“I was surprised. I don’t even know why he had a gun," Medina said.
George Villa, a personal trainer at Gilroy Health & Fitness, lives in Salinas and goes to school at Gavilan College. He met Guerrero once while getting a haircut next door.
“He was a humble guy. That’s why it kind of surprised me. I’ve been following him since he was an amateur," Villa said.
“It doesn’t really effect the way I look at the guy. He’s still a good, humble person who helps out the community.”
“When he signed that fight with Mayweather, everybody (in the gym) was talking about it.”
Gilroy Mayor Don Gage was blindsided by the news – he hadn't heard at 12:30 p.m. Thursday.
“I don’t know what to tell you,” Gage said. “I know Robert. I have no idea why he was doing that or what his reason was. It will have to work itself out, I guess.”
Gage said he hadn’t heard any reason why Guerrero might feel the need to bring a gun to an airport.
“It is surprising, but he could very easily be a target,” Gage said. “Around here, he’s very well known, and he’s moving up in status and rank.
“I see him in the gym all the time. He’s never mentioned anything. I don’t know.”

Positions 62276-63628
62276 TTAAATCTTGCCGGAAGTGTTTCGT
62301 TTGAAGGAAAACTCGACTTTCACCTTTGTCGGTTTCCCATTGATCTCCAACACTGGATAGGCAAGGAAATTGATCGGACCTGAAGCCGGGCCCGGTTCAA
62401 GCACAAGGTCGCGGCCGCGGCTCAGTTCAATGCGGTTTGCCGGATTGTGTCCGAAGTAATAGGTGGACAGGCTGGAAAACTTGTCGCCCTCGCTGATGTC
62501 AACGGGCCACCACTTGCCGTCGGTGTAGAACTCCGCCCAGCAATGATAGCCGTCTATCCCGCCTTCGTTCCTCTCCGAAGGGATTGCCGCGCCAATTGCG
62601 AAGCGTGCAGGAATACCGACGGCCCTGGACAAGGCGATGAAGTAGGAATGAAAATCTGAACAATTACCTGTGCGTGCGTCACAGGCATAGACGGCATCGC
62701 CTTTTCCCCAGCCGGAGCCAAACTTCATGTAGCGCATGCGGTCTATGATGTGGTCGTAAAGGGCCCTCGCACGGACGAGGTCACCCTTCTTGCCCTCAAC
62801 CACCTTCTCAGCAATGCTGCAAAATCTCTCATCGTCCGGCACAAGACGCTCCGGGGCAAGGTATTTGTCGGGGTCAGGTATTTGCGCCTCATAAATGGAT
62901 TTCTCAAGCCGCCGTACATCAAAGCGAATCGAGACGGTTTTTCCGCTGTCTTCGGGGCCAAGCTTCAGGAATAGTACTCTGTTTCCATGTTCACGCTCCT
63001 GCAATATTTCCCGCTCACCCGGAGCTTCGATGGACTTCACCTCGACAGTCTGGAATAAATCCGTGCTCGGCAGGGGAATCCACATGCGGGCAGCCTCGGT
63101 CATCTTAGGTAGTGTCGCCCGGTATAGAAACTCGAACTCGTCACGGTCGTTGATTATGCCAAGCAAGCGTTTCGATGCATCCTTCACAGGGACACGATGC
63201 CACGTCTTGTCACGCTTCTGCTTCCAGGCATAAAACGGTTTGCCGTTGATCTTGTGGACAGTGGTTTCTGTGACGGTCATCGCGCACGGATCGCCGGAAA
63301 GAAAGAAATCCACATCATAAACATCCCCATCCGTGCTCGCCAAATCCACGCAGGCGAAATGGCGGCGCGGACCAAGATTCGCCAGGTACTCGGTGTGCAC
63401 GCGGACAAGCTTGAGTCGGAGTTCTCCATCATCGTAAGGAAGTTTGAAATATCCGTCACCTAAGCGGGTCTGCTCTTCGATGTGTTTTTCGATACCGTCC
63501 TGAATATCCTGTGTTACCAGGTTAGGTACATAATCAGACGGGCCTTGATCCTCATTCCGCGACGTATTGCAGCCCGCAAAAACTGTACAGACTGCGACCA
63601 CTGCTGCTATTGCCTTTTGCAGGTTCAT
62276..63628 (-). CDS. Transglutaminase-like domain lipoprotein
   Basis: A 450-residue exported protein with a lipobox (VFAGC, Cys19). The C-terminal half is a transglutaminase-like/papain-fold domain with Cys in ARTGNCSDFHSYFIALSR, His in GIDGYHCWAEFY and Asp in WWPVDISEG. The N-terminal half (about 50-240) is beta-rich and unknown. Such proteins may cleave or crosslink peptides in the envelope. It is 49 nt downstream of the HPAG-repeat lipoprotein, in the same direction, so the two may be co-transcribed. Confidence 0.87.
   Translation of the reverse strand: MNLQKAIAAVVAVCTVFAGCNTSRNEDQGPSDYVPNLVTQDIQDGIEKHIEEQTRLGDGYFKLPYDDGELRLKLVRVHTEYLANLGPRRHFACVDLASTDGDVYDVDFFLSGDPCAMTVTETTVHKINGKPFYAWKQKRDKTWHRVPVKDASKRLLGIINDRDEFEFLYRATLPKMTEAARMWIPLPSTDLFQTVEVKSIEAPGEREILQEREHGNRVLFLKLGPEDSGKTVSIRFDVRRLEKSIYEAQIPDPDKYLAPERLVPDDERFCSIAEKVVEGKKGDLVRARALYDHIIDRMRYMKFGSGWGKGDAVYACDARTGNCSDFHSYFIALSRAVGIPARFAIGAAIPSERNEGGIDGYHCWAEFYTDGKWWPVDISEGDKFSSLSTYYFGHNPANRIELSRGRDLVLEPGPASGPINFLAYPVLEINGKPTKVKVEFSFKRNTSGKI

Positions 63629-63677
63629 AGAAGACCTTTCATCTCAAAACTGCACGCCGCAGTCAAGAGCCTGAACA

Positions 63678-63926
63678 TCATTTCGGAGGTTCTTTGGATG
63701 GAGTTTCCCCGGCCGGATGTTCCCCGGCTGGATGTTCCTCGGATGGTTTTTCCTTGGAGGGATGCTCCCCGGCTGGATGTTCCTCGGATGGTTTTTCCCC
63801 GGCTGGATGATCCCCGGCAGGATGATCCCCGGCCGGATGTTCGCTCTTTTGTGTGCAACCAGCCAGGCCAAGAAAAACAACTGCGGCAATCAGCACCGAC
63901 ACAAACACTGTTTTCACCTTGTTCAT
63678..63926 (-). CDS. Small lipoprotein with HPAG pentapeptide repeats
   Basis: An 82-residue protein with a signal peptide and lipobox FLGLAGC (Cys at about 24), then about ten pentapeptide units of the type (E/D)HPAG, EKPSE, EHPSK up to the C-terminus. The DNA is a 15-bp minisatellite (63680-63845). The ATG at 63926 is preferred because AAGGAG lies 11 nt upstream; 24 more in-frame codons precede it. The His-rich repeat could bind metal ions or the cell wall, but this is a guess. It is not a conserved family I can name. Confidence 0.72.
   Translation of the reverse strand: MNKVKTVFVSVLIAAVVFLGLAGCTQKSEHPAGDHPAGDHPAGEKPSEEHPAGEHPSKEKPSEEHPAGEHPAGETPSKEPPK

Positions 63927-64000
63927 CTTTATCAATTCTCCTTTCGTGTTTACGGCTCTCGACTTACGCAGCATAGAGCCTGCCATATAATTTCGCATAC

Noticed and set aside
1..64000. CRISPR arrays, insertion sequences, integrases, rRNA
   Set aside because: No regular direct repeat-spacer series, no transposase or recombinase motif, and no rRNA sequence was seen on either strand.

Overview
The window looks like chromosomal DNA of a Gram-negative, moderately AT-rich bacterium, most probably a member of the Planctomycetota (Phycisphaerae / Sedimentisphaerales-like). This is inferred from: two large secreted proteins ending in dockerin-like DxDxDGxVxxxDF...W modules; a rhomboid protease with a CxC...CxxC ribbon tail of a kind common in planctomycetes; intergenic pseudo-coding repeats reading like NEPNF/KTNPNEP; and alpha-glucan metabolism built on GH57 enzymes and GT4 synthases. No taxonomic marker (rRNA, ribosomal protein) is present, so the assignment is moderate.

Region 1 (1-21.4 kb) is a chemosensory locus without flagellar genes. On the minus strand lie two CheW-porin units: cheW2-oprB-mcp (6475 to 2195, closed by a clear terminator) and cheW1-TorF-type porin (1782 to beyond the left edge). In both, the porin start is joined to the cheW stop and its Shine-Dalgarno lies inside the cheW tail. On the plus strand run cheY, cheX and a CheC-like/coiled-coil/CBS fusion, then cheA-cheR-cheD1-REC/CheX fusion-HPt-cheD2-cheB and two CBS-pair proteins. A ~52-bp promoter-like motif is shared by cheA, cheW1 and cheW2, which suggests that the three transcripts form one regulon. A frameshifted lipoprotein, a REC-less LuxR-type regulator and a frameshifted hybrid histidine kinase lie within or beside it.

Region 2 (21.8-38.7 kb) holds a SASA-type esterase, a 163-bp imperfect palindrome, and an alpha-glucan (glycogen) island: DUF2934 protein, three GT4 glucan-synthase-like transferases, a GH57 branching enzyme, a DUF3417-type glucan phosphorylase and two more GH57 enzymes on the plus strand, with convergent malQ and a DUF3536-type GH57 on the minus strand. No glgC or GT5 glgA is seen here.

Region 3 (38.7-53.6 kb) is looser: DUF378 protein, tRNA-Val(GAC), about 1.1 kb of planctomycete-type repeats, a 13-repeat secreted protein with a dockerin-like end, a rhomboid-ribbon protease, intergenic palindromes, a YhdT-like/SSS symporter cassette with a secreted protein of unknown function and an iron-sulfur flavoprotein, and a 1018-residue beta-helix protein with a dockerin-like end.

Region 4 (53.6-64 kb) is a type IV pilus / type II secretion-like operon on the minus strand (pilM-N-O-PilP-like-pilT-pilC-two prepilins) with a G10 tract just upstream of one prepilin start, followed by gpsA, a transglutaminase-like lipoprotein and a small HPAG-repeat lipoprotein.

Outside of Fifth Street Coffee in downtown Gilroy, Robert Flores of Hollister, and A.C. Smith of Watsonville were enjoying a cup of coffee like they do every week.
“Gee, what an unfortunate, dumb thing to happen. I think he’d have a little bit of common sense,” Flores said.
In New York, District Attorney Brown explained a recent change in state law.
“Earlier this year, New York State enacted the nation’s toughest gun restrictions – the New York Secure Ammunition and Firearms Enforcement Act of 2013 (NY SAFE ACT). One provision of that law is that the penalty for possessing an unloaded firearm is raised from being a Class A misdemeanor to being a Class E felony. It is therefore more important than ever that if a passenger chooses to travel with a weapon, they should first acquaint themselves with the weapon laws of the jurisdiction that they are visiting and comply with any and all legal requirements. Otherwise, they may find themselves being arrested and charged with a felony – as is what occurred in this case.”
Until recently, New York State Law prohibited any high-capacity magazine that had the capacity to hold more than 10 bullets. The law was changed in January 2013 limiting magazines to seven bullets. As such, the 15-bullet magazines were illegal before any change in New York's laws, Queens County DA Director of Communications Ryan explained. He added that while Guerrero faces up to four years in prison if convicted for the illegal possession of the firearm in New York, the possession of the high-capacity bullet magazines are more serious charges and he faces up to seven years in prison if convicted.
This is a developing story. Check back for updates.
Scott Forstner is a general assignment reporter who covers education and other community issues for the Morgan Hill Times. Reach him at (408) 847-7158 or via email at firstname.lastname@example.org